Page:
Posts Tagged ‘Models’
Guillermo Franco, Head of Catastrophe Risk Research - EMEA
It seems reasonable to expect a degree of uncertainty in catastrophe model results. It is not uncommon, however, for models to produce results that differ by several factors. In order to assess how much of this uncertainty is epistemic, due to our incomplete knowledge of the physical phenomena involved, this existing uncertainty needs to be quantified.
Guy Carpenter’s MetaRisk® Reserve™ Awarded Patent as Breakthrough Innovation in Reserve Risk Modeling
Guy Carpenter & Company has been awarded a patent for MetaRisk Reserve by the U.S. Patent Office for creating a unique and easy-to-use predictive model for the analysis of reserve risk.
Flood risk is poorly modeled at a global level, particularly in developing countries where flooding is a regular occurrence.
Floods are among the most destructive hazards and as more people move to urban areas, flooding is having a growing impact on larger populations and economic losses.
Here we review recent GC Capital Ideas stories that have touched on issues relating to the Solvency II regime.
Here we highlight recent GC Capital Ideas stories authored by Andrew Cox, Head of Advisory, EMEA, at Guy Carpenter.
Guy Carpenter today announced the release of MetaRisk® 7.1, the latest version of the firm’s premier risk and capital management decision making tool. The platform offers access to a variety of new features and enhancements that will improve usability, increase overall functionality and enable the development of more accurate and efficient risk and capital models.
Here we repeat our popular series authored by John Major, which focuses on the issues and challenges in managing catastrophe model uncertainty.
Managing Catastrophe Model Uncertainty, Issues and Challenges: Part I, Executive Summary: Uncertainty is ever present in the insurance business, and despite relentless enhancements in data gathering and processing power, it is still a large factor in risk modeling and assessment. This realization, driven home by model changes and recent unexpected natural catastrophes, can be disconcerting - even frightening - to industry participants. But companies that understand the vagaries of model uncertainty and take a disciplined, holistic approach to managing the catastrophe modeling process are well positioned to adapt and outperform the competition.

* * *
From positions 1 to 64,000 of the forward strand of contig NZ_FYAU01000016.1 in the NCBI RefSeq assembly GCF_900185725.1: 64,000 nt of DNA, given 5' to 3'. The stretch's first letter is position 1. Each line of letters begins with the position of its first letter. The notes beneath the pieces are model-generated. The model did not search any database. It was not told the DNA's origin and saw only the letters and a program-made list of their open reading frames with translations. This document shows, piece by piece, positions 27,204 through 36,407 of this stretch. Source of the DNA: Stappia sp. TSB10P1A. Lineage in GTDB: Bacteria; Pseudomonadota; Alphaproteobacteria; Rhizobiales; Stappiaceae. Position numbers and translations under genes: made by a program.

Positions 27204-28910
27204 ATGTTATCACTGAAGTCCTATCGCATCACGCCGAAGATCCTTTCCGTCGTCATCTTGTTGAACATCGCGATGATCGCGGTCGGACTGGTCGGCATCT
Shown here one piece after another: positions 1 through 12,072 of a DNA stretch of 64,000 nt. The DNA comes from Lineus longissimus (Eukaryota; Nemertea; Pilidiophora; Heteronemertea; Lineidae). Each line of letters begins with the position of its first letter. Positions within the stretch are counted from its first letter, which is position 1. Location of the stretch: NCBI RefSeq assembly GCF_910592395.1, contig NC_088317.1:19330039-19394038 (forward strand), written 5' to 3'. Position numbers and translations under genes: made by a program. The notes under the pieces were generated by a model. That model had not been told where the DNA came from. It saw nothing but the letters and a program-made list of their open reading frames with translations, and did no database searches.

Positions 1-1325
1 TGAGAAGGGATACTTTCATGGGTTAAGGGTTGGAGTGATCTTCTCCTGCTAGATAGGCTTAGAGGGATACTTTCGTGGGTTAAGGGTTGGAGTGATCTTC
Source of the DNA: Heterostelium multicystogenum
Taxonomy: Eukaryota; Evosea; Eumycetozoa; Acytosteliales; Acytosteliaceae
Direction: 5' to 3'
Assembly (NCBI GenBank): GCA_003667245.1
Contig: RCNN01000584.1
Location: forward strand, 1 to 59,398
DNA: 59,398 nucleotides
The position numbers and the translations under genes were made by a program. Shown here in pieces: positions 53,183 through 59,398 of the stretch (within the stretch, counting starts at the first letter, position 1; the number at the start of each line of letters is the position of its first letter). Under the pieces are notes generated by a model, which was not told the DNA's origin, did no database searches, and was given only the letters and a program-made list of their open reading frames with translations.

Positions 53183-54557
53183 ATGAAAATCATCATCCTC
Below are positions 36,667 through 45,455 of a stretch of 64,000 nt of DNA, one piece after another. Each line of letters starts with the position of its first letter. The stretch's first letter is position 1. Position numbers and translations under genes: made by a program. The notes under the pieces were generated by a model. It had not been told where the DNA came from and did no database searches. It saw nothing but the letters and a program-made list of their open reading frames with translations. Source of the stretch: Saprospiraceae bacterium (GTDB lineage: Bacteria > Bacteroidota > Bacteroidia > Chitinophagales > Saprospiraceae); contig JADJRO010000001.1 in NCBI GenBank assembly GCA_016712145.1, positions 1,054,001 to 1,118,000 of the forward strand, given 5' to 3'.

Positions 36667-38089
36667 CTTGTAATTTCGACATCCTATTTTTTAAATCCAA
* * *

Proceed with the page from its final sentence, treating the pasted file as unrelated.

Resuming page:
Managing Catastrophe Model Uncertainty, Issues and Challenges: Part II, Natural Cat Modeling, Uncertainty in Cat Model Results: Computerized simulation modeling of the potential impact and risk of natural disasters - from multiple perils - was pioneered by Dr. Don G. Friedman at the Travelers Insurance Company in the 1960s. Figure 2, below, is an example of one of his simulated wind speed maps, circa 1974. In 1987, Karen Clark founded the first cat modeling firm, AIR, and three more firms, RMS, EQECAT and ARA, came on the scene in 1988, 1994 and 1999, respectively. By the early 1990s Guy Carpenter had become a “power user” of cat models and augmented its capabilities by acquiring the intellectual property - and hiring some colleagues of the retiring Dr. Friedman.
Managing Catastrophe Model Uncertainty, Issues and Challenges: Part III, Using Cat Models: Scenario analysis has a long history in risk management. By examining a set of hypothetical extreme events and asking “what if this were to happen?” management can begin to get a sense of vulnerabilities in the business. But it is hard to assess how realistic a particular scenario might be. Using historical events as the basis for scenarios incorporates the fact that those events did, in fact, occur. They are realistic by definition. And their relative occurrence over time gives a sense of probability.
Managing Catastrophe Model Uncertainty, Issues and Challenges: Part IV, How Guy Carpenter Can Help: As Karen Clark, founder of AIR and now an independent consultant, has said, “the black box started out as a useful tool for decision making, but then it grew to be very big and very powerful; the black box now makes the decisions.” While somewhat hyperbolic, there is also much truth to this aphorism. Models are tools, and a good tool user understands the strengths and limitations of the tool.